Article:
The result is decent isolation, but I’d still reach for AirPods Pro or Sony’s WF-1000XM3 were I about to take a flight. Samsung does offer a pass-through audio mode, allowing through a little ambient sound. That can be useful if you’re trying to navigate busy city streets and prefer not to be hit by traffic.
It’s controlled through Samsung’s Android app or the new iOS app. While the old Galaxy Buds were iPhone compatible, you couldn’t tweak some of the features; the Galaxy Buds+ get a special app that gives iPhone owners almost all the access to settings that their Android counterparts have. Samsung has also made it so that a pair of Galaxy Buds+ will automatically be paired with any device signed into the same Samsung account.
Battery life is king
I can’t argue with the Galaxy Buds+ battery life. The old earbuds managed six hours of music playback, and then a further seven hours from the battery case. With this revamp, you’re looking at a promised 11 hours of music, and then a further 11 hours from the case.
The resulting 22 hours still falls short of the 24+ hours Apple quotes with AirPods Pro and their charging case, but the reality is more nuanced than a single number might suggest. Each AirPods Pro earbud is rated to last for 4.5 to 5 hours (depending whether ANC is on or off); the battery in the case holds multiple charges, but you’ll have to interrupt your listening or calls more frequently to top up. As someone who has had an AirPod unexpectedly run out of power while on back-to-back calls, the ability to go a whole work day without needing to charge up the Galaxy Buds+ is a boon.
When you actually do need to recharge, a three minute charge nestled in the case is enough for an hour of music playback. As for the case itself, that has a USB-C port on the back but there’s also Qi wireless if you have a charging pad – or a recent Samsung phone with Wireless PowerShare – to hand.
There’s still room for improvement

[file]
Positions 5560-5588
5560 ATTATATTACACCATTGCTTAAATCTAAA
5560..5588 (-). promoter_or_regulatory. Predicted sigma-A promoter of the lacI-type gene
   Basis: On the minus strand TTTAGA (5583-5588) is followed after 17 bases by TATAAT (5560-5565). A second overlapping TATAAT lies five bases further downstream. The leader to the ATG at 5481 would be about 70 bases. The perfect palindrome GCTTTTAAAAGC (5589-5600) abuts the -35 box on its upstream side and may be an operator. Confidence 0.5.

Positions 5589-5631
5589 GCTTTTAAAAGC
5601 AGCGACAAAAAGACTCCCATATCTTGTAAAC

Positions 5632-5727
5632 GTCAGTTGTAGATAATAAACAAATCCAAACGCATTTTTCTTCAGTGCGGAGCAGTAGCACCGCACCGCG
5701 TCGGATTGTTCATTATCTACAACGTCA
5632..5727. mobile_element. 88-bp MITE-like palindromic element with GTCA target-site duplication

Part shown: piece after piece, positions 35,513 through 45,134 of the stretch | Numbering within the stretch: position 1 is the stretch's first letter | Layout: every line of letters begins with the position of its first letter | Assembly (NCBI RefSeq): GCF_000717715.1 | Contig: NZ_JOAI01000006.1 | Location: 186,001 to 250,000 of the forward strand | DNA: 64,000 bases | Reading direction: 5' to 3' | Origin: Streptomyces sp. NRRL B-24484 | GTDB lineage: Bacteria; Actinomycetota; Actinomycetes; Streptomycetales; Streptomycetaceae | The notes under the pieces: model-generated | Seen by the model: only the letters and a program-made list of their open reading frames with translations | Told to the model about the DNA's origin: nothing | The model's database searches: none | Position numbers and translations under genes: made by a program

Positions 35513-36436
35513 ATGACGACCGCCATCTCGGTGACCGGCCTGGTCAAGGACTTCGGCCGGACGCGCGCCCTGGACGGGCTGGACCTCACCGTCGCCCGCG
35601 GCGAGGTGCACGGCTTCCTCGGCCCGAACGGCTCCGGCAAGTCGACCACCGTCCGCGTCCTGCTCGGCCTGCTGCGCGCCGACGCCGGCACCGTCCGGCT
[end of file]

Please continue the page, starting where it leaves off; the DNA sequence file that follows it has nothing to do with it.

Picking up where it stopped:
I’d still like to see Samsung throw its hat into the ANC ring, but I can understand the absence of active noise cancelation on the Galaxy Buds+ given their $149.99 price tag. More annoying is the IPX2 water resistance, unchanged over the old earbuds. They’ll hold up to a sweaty gym session, but rain is beyond the rating.
The joys of going wireless continue to convert headphone users to earbuds like the Galaxy Buds+, and for excellent reason. Longer battery life, little in the way of sound quality compromise, and the general convenience of cutting the cord all help explain the rapid growth in the segment.
Facing that competition, the Galaxy Buds+ make a stronger, better-rounded showing than their predecessors. Improvements in musical quality and battery life, not to mention much-needed finessing of in-call audio, leave these a capable accompaniment to your Galaxy S20. Though I suspect most iPhone owners will still look to Apple’s own AirPods, the addition of an iOS app by Samsung is a welcome bridging of the platform divide.
That’s not to say they’re perfect, mind. The absence of active noise cancelation is going to understandably discourage many, especially with ANC-packing rivals not a huge premium on Samsung’s $149.99 price. Those who want true go-anywhere reliability will see the meager IPX2 rating a snub, too. Like the Galaxy S20 series, the Galaxy Buds+ feel very much a pleasing evolution of what came before, rather than a revolution.